Check out the Sister’s original 1944 recording below

Sister Rosetta Tharpe
Big Boy Crudup
drops to number five in my ‘Earliest Rock & Roll Releases’ list (below) because America’s
original soul sister has taken his spot.
 Sister Rosetta Tharpe recorded
the rocking, ‘Strange Things Happen Every Day’, with Decca’s house band in New
York in 1944. The first gospel song to top the Harlem Hit Parade, this track
is also considered by some experts to be the world’s first rock & roll
song. However, Albert Ammons (1936) or Big Joe Turner and Pete Johnson (1938) might have a thing or two to say about that. 
Born in Arkansas
between 1915 and 1921, (she was cagey about her age) Rosetta was the first to
turn a traditional African-American
spiritual into rock & roll. She
was also the first to do windmill chord-strikes on her electric Gibson long
before Chuck Berry, and way before Pete Townsend was even born (although Pete
says he pinched the windmill action off Keith Richards after watching the Stone
warm up) .

 Another bit of trivia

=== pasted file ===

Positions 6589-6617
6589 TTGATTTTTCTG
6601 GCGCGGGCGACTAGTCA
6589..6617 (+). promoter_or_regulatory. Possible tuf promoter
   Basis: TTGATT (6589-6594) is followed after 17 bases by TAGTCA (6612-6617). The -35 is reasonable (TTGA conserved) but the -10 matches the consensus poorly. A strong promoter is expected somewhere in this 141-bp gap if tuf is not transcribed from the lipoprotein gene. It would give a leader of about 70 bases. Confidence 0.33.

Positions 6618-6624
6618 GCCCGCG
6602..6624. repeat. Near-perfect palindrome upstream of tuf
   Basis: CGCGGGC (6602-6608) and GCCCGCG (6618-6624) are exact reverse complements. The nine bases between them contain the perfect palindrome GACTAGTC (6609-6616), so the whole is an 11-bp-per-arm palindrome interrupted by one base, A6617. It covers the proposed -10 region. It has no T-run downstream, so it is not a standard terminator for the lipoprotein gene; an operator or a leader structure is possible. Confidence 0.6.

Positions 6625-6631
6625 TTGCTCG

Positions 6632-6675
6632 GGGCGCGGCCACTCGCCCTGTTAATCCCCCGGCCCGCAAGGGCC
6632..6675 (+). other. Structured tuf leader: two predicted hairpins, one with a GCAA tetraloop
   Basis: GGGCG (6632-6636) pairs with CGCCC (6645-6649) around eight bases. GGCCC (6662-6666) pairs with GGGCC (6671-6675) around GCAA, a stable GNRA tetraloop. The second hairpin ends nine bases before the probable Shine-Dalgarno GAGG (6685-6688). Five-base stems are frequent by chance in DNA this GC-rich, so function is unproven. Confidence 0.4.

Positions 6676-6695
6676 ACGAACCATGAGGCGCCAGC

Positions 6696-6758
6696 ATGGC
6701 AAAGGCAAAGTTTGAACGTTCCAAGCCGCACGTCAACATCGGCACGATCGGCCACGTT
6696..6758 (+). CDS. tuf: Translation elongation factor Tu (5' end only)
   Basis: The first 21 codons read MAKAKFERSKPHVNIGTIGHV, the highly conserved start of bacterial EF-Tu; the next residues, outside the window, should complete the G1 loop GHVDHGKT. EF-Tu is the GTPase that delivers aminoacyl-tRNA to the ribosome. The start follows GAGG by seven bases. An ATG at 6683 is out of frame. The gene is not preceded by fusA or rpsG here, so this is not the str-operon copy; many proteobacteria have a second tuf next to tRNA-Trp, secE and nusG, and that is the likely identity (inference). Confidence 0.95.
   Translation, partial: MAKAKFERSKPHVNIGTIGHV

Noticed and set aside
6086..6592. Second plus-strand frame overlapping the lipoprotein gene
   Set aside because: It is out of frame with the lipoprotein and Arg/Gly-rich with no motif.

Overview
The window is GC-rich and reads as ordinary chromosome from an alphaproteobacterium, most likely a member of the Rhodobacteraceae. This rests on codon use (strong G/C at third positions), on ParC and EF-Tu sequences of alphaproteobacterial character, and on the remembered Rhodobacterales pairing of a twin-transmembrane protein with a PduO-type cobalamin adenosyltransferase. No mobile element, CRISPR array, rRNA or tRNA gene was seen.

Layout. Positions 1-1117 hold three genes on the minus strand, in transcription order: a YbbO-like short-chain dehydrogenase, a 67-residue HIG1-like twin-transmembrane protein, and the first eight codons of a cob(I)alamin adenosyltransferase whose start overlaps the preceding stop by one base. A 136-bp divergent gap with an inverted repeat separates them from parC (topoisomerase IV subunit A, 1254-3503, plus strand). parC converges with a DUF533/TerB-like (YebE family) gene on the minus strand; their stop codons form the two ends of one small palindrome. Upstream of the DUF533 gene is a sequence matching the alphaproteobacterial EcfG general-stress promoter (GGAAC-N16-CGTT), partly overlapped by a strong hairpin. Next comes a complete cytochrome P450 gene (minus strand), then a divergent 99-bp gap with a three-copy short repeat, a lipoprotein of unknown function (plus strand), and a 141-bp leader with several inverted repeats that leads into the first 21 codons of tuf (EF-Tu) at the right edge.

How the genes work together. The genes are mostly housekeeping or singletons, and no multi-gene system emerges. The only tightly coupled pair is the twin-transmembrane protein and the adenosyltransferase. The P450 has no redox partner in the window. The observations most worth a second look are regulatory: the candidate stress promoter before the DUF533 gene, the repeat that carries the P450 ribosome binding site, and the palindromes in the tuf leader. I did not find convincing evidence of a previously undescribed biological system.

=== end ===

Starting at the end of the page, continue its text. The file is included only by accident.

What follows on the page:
is that Rosetta hit number one on the Harlem* chart on the day Adolf Hitler
killed himself in his Berlin bunker in April 1945
Sister Rosetta Tharpe
was a favourite of Elvis, Little Richard and a host of other rock icons. Said
Jerry Lee Lewis, “There’s a woman who can sing some rock and roll. I mean,
she’s singing religious music, but she is singing rock and roll. She’s …
shakin’ man … She jumps it. She’s hitting that guitar, playing that guitar,
and she is singing. I said, ‘Whoooo. Sister Rosetta Tharpe.”
She was also said to be Johnny Cash’s favourite singer.
*Originally measuring
the number of juke box plays, Billboard’s Harlem chart became known as the Race
Records chart in 1945 and  the Rhythm &
Blues chart in 1949.

these the world’s first true rock & roll releases?

Boogie Woogie Stomp, Albert Ammons.
1936, Chicago.

Roll ‘Em Pete, Big Joe Turner & Pete Johnson.
1938, New York.

Boogie Woogie Bugle Boy, The Andrews Sisters.
1940, Hollywood, Los Angeles.

4. Strange Things Happen Every Day, Sister Rosetta Tharpe. 1944, New York.

That’s All Right (Mama), Arthur Big Boy’ Crudup.
1946, Chicago.